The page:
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Electrical and electronic engineering
High voltage equipment is mostly designed according to technically prescriptive standards requirements based on electrical engineering safety principles. However a more risk-based approach to standards and regulation may be advisable to enable designer and user to take an active role in establishing that their installation is inherently safe. The use of Gas Insulated Switchgear (GIS) for instance is enabling the new substation to be housed indoors and condensed into around one quarter of the space. The manufacturers argue that design improvements in GIS make it virtually “maintenance free”, comply with all the relevant standards. However some of these improvements have implications for the operators that need to be taken into account. Commissioning, operational checks and inspections and the occasional maintenance interventions are activities during which the technicians need to interface with the equipment, the issues regarding the interfaces provided have been analysed to identify their relevance in the overall risk assessment of the equipment. The paper reports about a study aimed at verifying through a risk analysis the impacts that the issues related to deficit in ergonomic design may present for the overall availability and safety of the plant. Those issues are not tackled in the technical standards and/or designers current practice.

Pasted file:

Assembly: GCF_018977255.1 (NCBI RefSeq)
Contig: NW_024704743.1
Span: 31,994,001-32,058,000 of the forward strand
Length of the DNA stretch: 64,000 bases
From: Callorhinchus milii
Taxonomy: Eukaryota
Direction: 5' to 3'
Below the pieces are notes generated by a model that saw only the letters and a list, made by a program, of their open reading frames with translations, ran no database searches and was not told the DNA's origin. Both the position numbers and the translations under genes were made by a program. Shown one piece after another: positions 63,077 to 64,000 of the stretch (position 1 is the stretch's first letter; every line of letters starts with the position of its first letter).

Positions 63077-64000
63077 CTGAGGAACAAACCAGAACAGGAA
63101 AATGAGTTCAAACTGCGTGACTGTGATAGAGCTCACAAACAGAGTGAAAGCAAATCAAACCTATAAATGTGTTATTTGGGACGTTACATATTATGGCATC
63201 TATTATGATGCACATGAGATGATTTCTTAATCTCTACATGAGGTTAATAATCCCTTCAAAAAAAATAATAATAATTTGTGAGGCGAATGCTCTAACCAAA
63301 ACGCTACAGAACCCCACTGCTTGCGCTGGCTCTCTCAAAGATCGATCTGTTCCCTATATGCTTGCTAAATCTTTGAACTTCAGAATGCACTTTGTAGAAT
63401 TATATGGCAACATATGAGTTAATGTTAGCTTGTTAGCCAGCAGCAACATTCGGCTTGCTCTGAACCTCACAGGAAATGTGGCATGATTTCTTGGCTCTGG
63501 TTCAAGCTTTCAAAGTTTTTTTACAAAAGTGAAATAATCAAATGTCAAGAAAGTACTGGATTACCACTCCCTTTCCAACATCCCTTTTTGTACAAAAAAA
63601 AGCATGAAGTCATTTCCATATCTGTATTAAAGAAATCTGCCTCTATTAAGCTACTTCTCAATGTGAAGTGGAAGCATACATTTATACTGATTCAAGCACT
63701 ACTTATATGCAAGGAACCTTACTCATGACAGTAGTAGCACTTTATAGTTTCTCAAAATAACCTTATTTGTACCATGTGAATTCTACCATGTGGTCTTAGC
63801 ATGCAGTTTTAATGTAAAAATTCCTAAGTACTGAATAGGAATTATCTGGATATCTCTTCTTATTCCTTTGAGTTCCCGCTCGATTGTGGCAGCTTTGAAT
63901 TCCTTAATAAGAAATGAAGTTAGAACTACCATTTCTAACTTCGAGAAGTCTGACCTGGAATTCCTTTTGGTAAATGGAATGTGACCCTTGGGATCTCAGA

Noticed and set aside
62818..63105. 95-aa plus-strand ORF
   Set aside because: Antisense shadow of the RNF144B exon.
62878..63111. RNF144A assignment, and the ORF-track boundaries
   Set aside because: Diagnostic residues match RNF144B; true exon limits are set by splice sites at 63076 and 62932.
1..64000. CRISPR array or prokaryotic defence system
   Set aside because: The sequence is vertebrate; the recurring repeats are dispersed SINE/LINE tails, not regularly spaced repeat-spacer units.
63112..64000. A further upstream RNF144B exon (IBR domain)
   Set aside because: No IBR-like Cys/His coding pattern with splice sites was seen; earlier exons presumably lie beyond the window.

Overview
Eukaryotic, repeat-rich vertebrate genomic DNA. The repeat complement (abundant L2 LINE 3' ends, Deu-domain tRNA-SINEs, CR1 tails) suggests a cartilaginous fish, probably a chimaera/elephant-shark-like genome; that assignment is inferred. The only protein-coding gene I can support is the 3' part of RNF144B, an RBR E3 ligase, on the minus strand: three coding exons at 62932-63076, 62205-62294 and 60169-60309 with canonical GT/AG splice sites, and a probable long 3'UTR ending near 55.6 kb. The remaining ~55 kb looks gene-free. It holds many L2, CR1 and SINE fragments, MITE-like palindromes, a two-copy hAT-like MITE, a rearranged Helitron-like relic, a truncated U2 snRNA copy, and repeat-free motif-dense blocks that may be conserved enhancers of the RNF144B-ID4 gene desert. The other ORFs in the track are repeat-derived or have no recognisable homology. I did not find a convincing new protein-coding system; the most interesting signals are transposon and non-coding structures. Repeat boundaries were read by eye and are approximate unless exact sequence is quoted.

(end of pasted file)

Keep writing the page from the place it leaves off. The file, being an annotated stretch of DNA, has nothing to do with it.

Leva, M.C., Pirani, R., Michela, Micaela de, & Clancy, Paul. (2012). Human factors issues and the risk of high voltage equipment: are standards sufficient to ensure safety by design? CET:Chemical Engineering Transactions, vol. 26, pp.273-278. doi:10.3303/CET1226046